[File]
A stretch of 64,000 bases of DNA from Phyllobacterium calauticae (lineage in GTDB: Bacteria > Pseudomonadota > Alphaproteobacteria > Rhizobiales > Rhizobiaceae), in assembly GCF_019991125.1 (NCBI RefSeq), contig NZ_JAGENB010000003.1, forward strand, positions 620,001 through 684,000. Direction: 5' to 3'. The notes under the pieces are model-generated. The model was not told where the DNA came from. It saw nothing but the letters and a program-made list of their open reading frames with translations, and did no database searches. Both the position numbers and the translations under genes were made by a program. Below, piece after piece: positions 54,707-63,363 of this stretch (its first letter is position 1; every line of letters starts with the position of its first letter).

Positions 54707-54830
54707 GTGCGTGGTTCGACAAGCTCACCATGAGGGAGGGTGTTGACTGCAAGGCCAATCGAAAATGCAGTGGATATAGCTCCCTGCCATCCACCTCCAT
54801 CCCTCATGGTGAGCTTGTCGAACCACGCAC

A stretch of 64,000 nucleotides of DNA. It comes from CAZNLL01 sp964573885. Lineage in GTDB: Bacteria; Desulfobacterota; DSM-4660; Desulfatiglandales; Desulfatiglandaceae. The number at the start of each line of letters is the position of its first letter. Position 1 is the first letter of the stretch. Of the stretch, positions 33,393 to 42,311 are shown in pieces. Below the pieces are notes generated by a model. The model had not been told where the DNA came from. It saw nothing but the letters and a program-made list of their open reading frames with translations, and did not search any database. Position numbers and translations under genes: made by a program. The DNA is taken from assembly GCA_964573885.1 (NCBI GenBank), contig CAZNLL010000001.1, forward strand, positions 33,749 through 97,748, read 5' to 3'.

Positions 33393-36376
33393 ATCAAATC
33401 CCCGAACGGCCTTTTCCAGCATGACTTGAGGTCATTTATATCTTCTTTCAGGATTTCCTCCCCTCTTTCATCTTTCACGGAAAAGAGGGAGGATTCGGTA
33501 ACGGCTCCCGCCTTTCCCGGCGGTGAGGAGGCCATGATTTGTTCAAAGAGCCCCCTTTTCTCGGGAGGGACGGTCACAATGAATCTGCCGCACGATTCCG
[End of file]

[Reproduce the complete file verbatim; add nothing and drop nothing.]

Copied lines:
A stretch of 64,000 bases of DNA from Phyllobacterium calauticae (lineage in GTDB: Bacteria > Pseudomonadota > Alphaproteobacteria > Rhizobiales > Rhizobiaceae), in assembly GCF_019991125.1 (NCBI RefSeq), contig NZ_JAGENB010000003.1, forward strand, positions 620,001 through 684,000. Direction: 5' to 3'. The notes under the pieces are model-generated. The model was not told where the DNA came from. It saw nothing but the letters and a program-made list of their open reading frames with translations, and did no database searches. Both the position numbers and the translations under genes were made by a program. Below, piece after piece: positions 54,707-63,363 of this stretch (its first letter is position 1; every line of letters starts with the position of its first letter).

Positions 54707-54830
54707 GTGCGTGGTTCGACAAGCTCACCATGAGGGAGGGTGTTGACTGCAAGGCCAATCGAAAATGCAGTGGATATAGCTCCCTGCCATCCACCTCCAT
54801 CCCTCATGGTGAGCTTGTCGAACCACGCAC

A stretch of 64,000 nucleotides of DNA. It comes from CAZNLL01 sp964573885. Lineage in GTDB: Bacteria; Desulfobacterota; DSM-4660; Desulfatiglandales; Desulfatiglandaceae. The number at the start of each line of letters is the position of its first letter. Position 1 is the first letter of the stretch. Of the stretch, positions 33,393 to 42,311 are shown in pieces. Below the pieces are notes generated by a model. The model had not been told where the DNA came from. It saw nothing but the letters and a program-made list of their open reading frames with translations, and did not search any database. Position numbers and translations under genes: made by a program. The DNA is taken from assembly GCA_964573885.1 (NCBI GenBank), contig CAZNLL010000001.1, forward strand, positions 33,749 through 97,748, read 5' to 3'.

Positions 33393-36376
33393 ATCAAATC
33401 CCCGAACGGCCTTTTCCAGCATGACTTGAGGTCATTTATATCTTCTTTCAGGATTTCCTCCCCTCTTTCATCTTTCACGGAAAAGAGGGAGGATTCGGTA
33501 ACGGCTCCCGCCTTTCCCGGCGGTGAGGAGGCCATGATTTGTTCAAAGAGCCCCCTTTTCTCGGGAGGGACGGTCACAATGAATCTGCCGCACGATTCCG